Our View: Understand the consequences of gentrification
If you drive around Rome a bit, and really pay attention to your surroundings, you might begin to notice some major differences between the quality and upkeep of buildings and homes from street to street. Rome’s income is incredibly diverse, and the areas of town where the gap between wealthy and impoverished can be found right outside the Berry bubble.
It’s easy to look at areas which are more run down and wish for them to be “made over”. We’ve all seen the HGTV shows which take more dilapidated buildings and renovate them into sweet, older homes with lots of “character”. While these make-overs are easy on the eyes for citizens of Rome, it leads to a bigger problem: gentrification.
Gentrification is the process of updating or remodeling a home or building in a way which changes its appearance to fit more of a middle-class mold, making it more desirable for more affluent residents that may be moving into the area. You see it in more places than you might initially assume. Gentrification often is masked as an effort to re-model a city, making it more appealing to visitors and future residents.
While it is completely understandable to want your city to be upkept and presentable, there’s a difference between emphasizing the character of your town and completely getting rid of it. Gentrification can be seen when hipster coffee shops, new apartment complexes, or niche restaurants begin to make their way into poor, impoverished neighborhoods. Breaking ground for one of these new venues opens the door for a whole onslaught of prospective entrepreneurs wanting to be the first to make their mark in an “up-and-coming” city. What happens afterwards, however, is the upturning and outrunning of the original residents who can no longer afford to live in their own neighborhoods.
The rising price of building in urban areas has pushed developers to look outside their cities and into parts of town populated by the poor because they, too, could not afford to live in cities. Escaping the city simply to develop a new city, only to push people yet again out of the city seems like a pretty harsh cycle, doesn’t it?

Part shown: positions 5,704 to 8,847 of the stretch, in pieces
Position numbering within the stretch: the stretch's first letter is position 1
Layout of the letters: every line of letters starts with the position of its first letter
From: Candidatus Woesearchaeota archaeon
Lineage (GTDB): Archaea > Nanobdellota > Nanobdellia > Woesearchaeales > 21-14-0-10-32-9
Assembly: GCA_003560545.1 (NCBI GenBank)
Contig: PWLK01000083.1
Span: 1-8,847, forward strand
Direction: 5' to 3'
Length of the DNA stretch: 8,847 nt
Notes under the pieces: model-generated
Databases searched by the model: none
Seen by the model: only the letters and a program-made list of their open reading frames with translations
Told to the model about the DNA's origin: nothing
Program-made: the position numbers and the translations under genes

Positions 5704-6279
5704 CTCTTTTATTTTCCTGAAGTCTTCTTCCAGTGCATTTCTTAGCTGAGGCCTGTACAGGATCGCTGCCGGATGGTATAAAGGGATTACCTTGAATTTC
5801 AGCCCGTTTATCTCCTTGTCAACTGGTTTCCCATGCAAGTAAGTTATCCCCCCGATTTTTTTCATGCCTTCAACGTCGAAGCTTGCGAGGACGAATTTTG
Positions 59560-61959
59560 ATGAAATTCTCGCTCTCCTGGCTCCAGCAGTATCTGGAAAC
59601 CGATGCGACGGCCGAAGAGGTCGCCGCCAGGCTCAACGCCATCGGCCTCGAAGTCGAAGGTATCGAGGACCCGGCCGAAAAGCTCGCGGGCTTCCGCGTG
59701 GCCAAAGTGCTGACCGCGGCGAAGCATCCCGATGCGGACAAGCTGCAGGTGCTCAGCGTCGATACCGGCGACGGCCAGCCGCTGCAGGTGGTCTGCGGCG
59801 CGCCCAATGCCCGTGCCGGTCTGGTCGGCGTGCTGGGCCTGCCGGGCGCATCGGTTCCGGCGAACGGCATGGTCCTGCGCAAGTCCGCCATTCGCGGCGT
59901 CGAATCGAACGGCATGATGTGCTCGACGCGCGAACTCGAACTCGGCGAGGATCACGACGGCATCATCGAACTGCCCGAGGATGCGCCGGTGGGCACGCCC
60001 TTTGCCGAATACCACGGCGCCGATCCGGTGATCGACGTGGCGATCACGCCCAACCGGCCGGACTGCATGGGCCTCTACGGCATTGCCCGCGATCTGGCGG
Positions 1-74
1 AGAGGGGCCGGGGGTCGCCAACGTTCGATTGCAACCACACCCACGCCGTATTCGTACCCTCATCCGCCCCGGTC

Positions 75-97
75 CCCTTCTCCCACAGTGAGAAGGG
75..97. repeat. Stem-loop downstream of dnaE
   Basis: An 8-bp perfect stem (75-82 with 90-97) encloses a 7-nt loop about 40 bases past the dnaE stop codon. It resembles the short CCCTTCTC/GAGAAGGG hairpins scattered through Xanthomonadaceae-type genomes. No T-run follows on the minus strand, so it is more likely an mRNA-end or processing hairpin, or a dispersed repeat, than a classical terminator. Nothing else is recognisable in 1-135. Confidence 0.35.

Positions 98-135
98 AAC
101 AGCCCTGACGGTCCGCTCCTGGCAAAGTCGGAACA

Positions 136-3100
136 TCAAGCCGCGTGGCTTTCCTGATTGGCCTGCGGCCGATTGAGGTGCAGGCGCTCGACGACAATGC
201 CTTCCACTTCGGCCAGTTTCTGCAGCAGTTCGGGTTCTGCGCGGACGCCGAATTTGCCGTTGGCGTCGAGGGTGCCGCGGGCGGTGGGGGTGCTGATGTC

Yes, it is the job of public officials to strive for the betterment of their communities and to always try to ensure the best quality of life for the citizens. However, the problem lies with how that is done. Efforts should be made to improve those underprivileged areas of town in a manner that doesn’t change the already existing character. Improving the city doesn’t have to mean running out citizens who don’t fit the mold of what they want our city to look like.
Next time you’re out on the town, take notice of the different areas of Rome. Beyond Broad Street, there’s whole communities which you wouldn’t necessarily feel the best about calling your college town. They’re the areas of town locals tell you to stay away from at night, and ones which girls are advised not to go to alone. To improve our city, we shouldn’t evacuate those areas. They’re people’s homes, despite the reputation. Rome is just as much those streets as it is Broad Street in its fun coffee shops and desert bars. Kids have grown up there, played in the street, houses have been worn down due to the families that have been brought up in them. If anything, they could use a coat of paint and a new railing.
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